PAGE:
Wednesday, April 16, 2014
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Super Furry Animals: An unconventional pop paradigm

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The Super Furry Animals (Photo: Steve Gullick)
Gimmicks - even good ones - rarely have their desired effect on music fans. You wear a single sparkly glove, change your name to an unpronounceable symbol, study the Kabala, or travel with an entourage of Harajuku girls … and inevitably, your outlandish antics just end up as late-night monologue fodder. Musical purists know better: No self-respecting band would dress up in yeti costumes to perform, gatecrash British music festivals in a bright blue tank, or tether giant balloons shaped like diabolical bears outside their venues. No band with any hope of ongoing success would release a single with 52 repetitions of the "f" word, or record Paul McCartney chomping on some roughage for a "carrot and celery rhythm track." Except, of course, for Super Furry Animals.

St. Paul, Minn. — This Welsh quintet has been making mayhem and music for more than 12 years. And although their elaborate stunts have garnered the attention of the curious, it's the group's catalog of carefully crafted psychedelic pop gems that's earned them the undying love of critics and fans worldwide.

Formed in 1993 in Cardiff - and considered a part of the mid-nineties Welsh movement that also produced 60 Foot Dolls, Catatonia, and Gorky's Zygotic Mynci - Super Furry Animals initially wrote and performed all of their songs in Welsh. But, not long after releasing their first two EPs, vocalist Gruff Rhys, guitarist Huw Bunford, drummer Dafydd Ieuan, keyboardist Cian Ciaran, and bassist Guto Pryce realized they'd need to switch to English to succeed outside of their native country. So despite cries of treason from the Welsh press, they recorded and released their full-length debut, 1996's Fuzzy Logic, in English.

SFA honed their harmony-heavy, hooky sound and evocative lyrical style over the course of an additional six studio albums - including 2000's Mwng, an all-Welsh recording that inverted many expectations about the group. Mwng became SFA's most commercially successful album in the U.S., and is considered by some critics to be their most accessible work. However, it was 2001's Rings Around the World - an album of layered melodies, lavish production, experimental soundplay, and outlandish imagery - that brought them to the fore of modern popcraft.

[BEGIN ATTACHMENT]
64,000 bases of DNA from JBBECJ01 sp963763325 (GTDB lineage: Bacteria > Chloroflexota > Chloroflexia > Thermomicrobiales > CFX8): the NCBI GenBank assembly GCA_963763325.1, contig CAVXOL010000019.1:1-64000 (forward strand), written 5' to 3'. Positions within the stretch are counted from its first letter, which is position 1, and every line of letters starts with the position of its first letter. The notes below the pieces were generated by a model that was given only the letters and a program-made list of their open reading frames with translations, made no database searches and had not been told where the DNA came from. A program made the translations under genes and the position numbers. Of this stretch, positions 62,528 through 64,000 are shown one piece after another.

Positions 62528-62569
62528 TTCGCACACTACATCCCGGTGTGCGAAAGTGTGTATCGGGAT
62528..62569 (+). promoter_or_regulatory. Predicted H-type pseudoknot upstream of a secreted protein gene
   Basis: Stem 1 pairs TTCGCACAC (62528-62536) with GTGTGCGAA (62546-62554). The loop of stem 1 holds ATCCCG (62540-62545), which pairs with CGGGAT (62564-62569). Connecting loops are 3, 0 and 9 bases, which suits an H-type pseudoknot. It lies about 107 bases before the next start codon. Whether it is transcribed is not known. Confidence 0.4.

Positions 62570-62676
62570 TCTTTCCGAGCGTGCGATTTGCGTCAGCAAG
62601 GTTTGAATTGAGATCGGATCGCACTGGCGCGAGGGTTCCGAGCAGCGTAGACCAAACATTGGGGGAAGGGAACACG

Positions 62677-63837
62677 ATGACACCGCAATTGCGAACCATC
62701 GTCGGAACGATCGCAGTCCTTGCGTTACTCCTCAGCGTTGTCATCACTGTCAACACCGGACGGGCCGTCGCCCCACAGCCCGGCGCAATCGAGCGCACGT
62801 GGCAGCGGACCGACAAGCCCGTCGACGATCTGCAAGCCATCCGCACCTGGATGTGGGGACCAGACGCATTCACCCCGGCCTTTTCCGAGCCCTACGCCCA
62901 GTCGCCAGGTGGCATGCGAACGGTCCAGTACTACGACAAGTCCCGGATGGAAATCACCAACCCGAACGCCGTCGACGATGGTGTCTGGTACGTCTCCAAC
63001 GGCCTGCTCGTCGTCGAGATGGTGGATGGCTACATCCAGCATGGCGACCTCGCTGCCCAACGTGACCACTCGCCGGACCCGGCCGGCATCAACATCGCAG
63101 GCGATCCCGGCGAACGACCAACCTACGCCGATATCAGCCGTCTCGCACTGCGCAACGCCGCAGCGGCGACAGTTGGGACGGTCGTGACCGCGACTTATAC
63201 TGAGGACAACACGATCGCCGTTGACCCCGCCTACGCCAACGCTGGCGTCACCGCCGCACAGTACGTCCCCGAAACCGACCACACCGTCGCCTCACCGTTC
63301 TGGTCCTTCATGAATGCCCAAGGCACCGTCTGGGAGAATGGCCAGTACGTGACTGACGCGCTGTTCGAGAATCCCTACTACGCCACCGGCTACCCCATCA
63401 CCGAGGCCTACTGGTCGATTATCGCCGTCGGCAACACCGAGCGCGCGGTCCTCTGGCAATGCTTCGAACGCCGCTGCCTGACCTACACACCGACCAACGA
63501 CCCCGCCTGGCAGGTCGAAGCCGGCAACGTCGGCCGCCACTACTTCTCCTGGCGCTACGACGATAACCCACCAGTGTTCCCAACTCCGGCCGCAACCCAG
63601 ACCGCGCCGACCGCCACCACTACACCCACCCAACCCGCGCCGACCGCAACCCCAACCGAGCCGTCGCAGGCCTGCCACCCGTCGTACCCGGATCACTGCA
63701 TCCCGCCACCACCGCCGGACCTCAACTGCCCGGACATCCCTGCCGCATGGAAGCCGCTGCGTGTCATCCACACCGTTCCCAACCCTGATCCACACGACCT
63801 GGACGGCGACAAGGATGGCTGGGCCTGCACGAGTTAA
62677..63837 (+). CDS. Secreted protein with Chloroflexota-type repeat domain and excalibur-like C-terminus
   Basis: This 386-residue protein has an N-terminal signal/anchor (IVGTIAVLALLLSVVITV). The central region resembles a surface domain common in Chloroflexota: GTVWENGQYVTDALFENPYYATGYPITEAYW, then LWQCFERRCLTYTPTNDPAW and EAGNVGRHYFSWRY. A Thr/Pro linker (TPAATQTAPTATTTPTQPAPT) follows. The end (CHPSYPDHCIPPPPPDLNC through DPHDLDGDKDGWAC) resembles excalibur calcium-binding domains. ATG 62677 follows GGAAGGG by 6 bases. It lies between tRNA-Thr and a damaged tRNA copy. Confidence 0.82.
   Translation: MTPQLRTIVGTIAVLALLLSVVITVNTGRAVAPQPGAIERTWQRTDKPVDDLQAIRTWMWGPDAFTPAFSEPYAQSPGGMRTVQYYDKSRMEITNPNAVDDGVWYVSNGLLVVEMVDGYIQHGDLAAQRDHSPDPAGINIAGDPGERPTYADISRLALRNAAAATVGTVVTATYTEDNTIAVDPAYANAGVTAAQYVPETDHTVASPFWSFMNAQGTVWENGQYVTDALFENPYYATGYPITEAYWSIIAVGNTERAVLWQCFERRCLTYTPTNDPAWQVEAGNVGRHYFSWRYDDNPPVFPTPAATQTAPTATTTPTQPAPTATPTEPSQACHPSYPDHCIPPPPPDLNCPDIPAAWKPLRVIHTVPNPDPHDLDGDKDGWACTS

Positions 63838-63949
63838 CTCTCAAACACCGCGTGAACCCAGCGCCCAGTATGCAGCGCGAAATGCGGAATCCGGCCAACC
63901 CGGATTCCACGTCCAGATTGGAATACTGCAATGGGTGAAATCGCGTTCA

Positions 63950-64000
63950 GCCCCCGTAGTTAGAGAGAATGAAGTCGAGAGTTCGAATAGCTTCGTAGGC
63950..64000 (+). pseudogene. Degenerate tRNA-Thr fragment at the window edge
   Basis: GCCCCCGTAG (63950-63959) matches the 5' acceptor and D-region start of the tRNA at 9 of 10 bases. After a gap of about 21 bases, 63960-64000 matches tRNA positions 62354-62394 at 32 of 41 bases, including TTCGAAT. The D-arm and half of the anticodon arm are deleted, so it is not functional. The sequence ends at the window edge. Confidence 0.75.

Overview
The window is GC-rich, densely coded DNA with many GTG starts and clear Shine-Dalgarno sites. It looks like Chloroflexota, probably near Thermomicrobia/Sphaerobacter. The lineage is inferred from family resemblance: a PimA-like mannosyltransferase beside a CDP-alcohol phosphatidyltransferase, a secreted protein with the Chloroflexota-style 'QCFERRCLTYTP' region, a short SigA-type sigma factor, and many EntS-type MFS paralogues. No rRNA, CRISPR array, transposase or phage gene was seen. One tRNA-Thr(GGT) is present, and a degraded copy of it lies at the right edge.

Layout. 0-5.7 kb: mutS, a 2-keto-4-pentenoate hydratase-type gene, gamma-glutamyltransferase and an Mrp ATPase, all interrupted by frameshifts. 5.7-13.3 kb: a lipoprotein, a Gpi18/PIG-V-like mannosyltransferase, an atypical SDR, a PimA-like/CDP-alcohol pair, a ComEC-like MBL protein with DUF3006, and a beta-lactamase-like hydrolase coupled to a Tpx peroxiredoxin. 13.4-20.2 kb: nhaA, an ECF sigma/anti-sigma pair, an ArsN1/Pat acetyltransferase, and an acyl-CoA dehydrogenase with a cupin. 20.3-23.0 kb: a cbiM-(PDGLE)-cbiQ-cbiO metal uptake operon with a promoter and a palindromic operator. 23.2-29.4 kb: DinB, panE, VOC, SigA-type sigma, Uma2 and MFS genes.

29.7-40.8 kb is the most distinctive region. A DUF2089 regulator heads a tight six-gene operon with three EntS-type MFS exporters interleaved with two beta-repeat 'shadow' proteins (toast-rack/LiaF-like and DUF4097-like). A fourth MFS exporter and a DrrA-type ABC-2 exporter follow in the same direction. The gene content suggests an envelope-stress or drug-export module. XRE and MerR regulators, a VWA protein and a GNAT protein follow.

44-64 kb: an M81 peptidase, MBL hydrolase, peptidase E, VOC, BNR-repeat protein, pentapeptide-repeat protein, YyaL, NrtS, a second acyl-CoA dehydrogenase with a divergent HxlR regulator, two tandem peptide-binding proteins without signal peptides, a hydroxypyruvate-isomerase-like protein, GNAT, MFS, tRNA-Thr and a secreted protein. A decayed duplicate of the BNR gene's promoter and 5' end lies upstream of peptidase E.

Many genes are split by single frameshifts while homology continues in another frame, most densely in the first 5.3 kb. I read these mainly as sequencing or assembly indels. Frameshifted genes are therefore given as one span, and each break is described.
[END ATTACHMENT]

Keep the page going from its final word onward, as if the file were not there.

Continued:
Rhys' resonant bass voice and pleasingly rounded pronunciation make him a hypnotic musical storyteller, weaving together images of outer space, embittered lovers, and political scandal with casual ease. 2003's Phantom Power followed, presenting a kaleidoscopic blend of sounds and influences, from the haunting harmonies and minor strains of "The Piccolo Snare" to the danceable thrum and shout-along chorus of "Golden Retriever." Their most recent release, 2005's Love Kraft, may be less frenetic than previous albums - presenting more succinct tunes with fewer cacophonous layers - but it still packs a pleasingly poppy punch.

Despite disparate sounds and subjects, there are a few unifying factors in the Super Furry catalog. Musically, you have Rhys' distinctive vocals and the group's penchant for Beach Boy harmonies. Visually, you have the contributions of Cardiff-based artist and graphic designer Pete Fowler, who has created art for nearly all of the Furries' album and EP covers. Fowler's designs reflect the band's name back at them, presenting a cast of animal-monster hybrids who live out the stories within the songs. Regal horses, grinning skulls, and googly-eyed aliens, his creations are equal parts whimsy and depravity - cute cartoon critters with nefarious intentions.

The group has experimented with other visual compliments to their work; they commissioned and released animations for every song on both Rings Around the World and Phantom Power, and often project elaborate video montages during live performance. But Fowler's art has been with them since their sophomore release, and is likely to endure alongside the music.

After more than a decade of recording and performing, Super Furry Animals could be pegged as grizzled rock veterans. But the Furries show no signs of slowing down or snoozing on their laurels. They will no doubt continue to confound and delight audiences with songs about everything from love gone wrong and the evils of war to alien invasions and rampaging dinosaurs for years to come, even if they have finally matured beyond the yeti-suit days.

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